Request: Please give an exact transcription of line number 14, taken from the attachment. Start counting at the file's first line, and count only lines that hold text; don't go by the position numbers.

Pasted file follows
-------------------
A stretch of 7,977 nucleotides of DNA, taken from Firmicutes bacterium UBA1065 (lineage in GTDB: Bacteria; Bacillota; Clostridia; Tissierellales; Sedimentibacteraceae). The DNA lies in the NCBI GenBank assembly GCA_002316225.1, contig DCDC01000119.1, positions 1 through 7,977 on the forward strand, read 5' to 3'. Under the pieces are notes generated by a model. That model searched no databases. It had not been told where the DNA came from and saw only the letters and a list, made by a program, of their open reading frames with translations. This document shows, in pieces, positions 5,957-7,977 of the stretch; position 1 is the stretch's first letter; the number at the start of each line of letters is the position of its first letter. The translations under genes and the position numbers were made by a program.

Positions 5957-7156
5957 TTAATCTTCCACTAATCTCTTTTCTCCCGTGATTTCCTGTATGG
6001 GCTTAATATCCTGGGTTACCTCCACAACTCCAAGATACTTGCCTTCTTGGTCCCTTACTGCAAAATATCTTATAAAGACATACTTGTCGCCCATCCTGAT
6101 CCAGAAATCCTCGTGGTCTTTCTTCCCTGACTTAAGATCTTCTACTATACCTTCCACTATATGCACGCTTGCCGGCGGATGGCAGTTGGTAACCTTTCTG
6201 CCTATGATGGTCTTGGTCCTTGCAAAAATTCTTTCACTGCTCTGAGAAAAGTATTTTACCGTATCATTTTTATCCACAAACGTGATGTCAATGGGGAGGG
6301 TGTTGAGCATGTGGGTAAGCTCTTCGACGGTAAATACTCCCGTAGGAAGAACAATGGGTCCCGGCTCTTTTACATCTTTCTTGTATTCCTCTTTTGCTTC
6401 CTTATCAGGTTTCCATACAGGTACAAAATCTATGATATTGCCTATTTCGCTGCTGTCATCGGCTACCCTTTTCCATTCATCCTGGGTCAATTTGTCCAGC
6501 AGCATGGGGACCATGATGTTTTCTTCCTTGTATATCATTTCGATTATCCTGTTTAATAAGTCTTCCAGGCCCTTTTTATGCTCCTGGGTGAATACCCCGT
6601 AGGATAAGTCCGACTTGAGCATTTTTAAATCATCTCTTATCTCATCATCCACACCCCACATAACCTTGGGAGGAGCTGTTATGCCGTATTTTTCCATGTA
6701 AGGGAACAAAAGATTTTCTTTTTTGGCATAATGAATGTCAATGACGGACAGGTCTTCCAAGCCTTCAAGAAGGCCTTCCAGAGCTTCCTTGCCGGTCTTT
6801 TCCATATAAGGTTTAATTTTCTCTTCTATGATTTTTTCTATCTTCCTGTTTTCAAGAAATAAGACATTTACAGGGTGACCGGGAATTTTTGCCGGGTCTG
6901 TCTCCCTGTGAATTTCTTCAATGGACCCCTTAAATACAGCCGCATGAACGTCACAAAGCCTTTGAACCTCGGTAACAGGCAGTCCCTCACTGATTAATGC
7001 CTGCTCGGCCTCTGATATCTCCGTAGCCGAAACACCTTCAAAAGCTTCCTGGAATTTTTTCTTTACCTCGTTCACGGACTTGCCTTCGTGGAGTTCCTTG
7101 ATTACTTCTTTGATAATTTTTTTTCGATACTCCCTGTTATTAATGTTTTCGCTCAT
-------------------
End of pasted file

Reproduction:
7001 CTGCTCGGCCTCTGATATCTCCGTAGCCGAAACACCTTCAAAAGCTTCCTGGAATTTTTTCTTTACCTCGTTCACGGACTTGCCTTCGTGGAGTTCCTTG